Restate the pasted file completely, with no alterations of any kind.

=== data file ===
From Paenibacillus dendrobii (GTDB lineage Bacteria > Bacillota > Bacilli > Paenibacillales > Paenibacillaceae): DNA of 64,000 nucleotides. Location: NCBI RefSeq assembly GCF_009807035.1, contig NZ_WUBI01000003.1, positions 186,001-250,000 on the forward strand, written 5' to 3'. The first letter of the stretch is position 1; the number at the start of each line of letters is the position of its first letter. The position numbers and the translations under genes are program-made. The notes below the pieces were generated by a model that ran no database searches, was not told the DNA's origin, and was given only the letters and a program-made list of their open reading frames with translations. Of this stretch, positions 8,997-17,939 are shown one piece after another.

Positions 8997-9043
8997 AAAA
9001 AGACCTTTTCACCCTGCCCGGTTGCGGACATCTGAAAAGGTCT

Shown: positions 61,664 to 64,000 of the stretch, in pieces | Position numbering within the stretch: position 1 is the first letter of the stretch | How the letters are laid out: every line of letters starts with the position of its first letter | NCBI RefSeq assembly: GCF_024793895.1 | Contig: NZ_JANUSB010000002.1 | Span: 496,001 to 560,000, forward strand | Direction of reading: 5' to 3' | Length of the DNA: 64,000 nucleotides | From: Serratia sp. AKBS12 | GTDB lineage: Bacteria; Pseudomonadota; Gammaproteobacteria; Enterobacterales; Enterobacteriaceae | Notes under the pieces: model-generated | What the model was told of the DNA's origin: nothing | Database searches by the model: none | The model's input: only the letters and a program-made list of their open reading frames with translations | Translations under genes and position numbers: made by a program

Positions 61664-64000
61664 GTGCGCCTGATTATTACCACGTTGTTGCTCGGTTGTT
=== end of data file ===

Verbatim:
From Paenibacillus dendrobii (GTDB lineage Bacteria > Bacillota > Bacilli > Paenibacillales > Paenibacillaceae): DNA of 64,000 nucleotides. Location: NCBI RefSeq assembly GCF_009807035.1, contig NZ_WUBI01000003.1, positions 186,001-250,000 on the forward strand, written 5' to 3'. The first letter of the stretch is position 1; the number at the start of each line of letters is the position of its first letter. The position numbers and the translations under genes are program-made. The notes below the pieces were generated by a model that ran no database searches, was not told the DNA's origin, and was given only the letters and a program-made list of their open reading frames with translations. Of this stretch, positions 8,997-17,939 are shown one piece after another.

Positions 8997-9043
8997 AAAA
9001 AGACCTTTTCACCCTGCCCGGTTGCGGACATCTGAAAAGGTCT

Shown: positions 61,664 to 64,000 of the stretch, in pieces | Position numbering within the stretch: position 1 is the first letter of the stretch | How the letters are laid out: every line of letters starts with the position of its first letter | NCBI RefSeq assembly: GCF_024793895.1 | Contig: NZ_JANUSB010000002.1 | Span: 496,001 to 560,000, forward strand | Direction of reading: 5' to 3' | Length of the DNA: 64,000 nucleotides | From: Serratia sp. AKBS12 | GTDB lineage: Bacteria; Pseudomonadota; Gammaproteobacteria; Enterobacterales; Enterobacteriaceae | Notes under the pieces: model-generated | What the model was told of the DNA's origin: nothing | Database searches by the model: none | The model's input: only the letters and a program-made list of their open reading frames with translations | Translations under genes and position numbers: made by a program

Positions 61664-64000
61664 GTGCGCCTGATTATTACCACGTTGTTGCTCGGTTGTT